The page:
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HELENA - Gov. Brian Schweitzer, who last month asked the federal government to approve a "waiver" so Montana could import prescription drugs at lower cost for state-funded health plans, has not submitted any of the usual documentation that accompanies such a request, his administration acknowledges.

The governor sent only a letter to U.S. Health and Human Services Secretary Kathleen Sebelius, asking that her agency grant Montana a "Medicaid waiver" allowing importation of lower-cost drugs from Canada.

"We have to work through the secretary's office," says Anna Whiting Sorrell, director of the state Department of Public Health and Human Services. "There is not another state that has requested this. We think the governor is forging a new path."

Medicaid is the state-federal program that pays medical bills for the poor, and Schweitzer proposed that Montana be allowed to import Canadian drugs primarily for use by Medicaid patients.

A spokeswoman for the Center for Medicaid and Medicare Services in Washington, D.C., said last week that requests to "waive" or amend Medicaid programs usually are accompanied by extensive documentation, explaining how the waiver will provide the same or better service at a lower cost.

"A simple letter to the secretary is not a formal waiver request," said Mary Kahn. "We have forms that ask for specific information, (such as) how you would plan to run it, how it would be cost-neutral."

Kahn also said the U.S. Food and Drug Administration, another division of Health and Human Services, has jurisdiction over whether certain drugs can be imported to the United States.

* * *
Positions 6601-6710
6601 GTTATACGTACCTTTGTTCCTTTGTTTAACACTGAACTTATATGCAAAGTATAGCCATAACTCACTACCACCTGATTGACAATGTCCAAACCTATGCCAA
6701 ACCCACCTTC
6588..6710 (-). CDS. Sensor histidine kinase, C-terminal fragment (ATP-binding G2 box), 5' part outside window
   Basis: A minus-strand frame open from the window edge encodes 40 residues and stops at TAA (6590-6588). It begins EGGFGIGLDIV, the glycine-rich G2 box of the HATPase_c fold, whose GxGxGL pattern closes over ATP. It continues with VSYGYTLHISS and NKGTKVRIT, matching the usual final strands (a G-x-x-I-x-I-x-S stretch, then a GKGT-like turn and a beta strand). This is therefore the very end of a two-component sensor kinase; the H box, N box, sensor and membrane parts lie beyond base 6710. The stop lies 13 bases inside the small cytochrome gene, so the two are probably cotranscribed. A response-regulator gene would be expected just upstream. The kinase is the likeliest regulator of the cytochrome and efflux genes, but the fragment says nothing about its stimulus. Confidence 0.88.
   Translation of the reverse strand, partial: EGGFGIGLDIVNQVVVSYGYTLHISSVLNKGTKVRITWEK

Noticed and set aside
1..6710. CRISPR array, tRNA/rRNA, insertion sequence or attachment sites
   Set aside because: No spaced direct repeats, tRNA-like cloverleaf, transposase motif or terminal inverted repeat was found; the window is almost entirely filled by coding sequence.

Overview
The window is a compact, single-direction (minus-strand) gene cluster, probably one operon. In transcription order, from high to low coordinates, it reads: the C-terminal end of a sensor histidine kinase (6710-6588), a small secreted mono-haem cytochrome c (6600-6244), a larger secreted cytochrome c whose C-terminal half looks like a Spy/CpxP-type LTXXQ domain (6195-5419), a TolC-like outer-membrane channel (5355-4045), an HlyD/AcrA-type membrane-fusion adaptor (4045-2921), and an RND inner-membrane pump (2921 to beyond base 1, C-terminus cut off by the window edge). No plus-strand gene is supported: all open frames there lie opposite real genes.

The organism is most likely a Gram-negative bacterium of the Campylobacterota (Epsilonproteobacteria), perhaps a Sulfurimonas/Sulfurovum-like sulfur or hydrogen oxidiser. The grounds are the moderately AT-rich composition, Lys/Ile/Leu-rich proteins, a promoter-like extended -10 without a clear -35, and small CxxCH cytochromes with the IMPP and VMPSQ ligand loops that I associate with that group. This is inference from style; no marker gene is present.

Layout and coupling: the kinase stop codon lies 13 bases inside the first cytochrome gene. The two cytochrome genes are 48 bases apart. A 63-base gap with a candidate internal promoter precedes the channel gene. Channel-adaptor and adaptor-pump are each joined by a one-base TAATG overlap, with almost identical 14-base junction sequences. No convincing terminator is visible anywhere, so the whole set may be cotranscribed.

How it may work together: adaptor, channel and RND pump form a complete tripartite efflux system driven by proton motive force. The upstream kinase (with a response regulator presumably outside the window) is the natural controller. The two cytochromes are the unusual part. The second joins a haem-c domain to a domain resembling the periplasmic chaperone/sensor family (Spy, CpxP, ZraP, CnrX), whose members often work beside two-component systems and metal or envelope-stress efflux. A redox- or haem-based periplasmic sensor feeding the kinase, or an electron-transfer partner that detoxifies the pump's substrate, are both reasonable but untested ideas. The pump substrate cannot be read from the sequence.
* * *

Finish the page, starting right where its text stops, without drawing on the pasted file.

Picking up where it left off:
"The monkey wrench is that the FDA is involved," she said. "We'd have to get a ruling from them as to whether these drugs can even be used in this country."


The FDA, after several inquiries to its office in Silver Spring, Md., would not comment and referred questions back to the HHS main media office.

Sorrell said her office is waiting to hear back from HHS Secretary Sebelius' office on the governor's request.

Kahn said last week that Sebelius has Schweitzer's letter "under consideration" and that no formal decision has been made.

Schweitzer sent his letter on March 11, asking the Obama administration "to join me in my fight against unfair drug pricing by granting a Medicaid waiver allowing us to import prescription drugs from Canada" for Montanans in its correctional system and those covered by Medicaid, the Healthy Montana Kids program and the state employee health plan.

The governor estimated that importing lower-priced drugs from Canada would save the state about $40 million a year on its $100 million drug costs in those four programs.

The four programs cover about 160,000 people in Montana, or about one-sixth of the state's population.

The governor said last month the state could buy some of the drugs directly from wholesalers in Canada, or place the orders and have them delivered to pharmacies around the state for purchase by people covered by publicly funded health plans.

Missoulian State Bureau reporter Mike Dennison can be reached at 1-800-525-4920 or at


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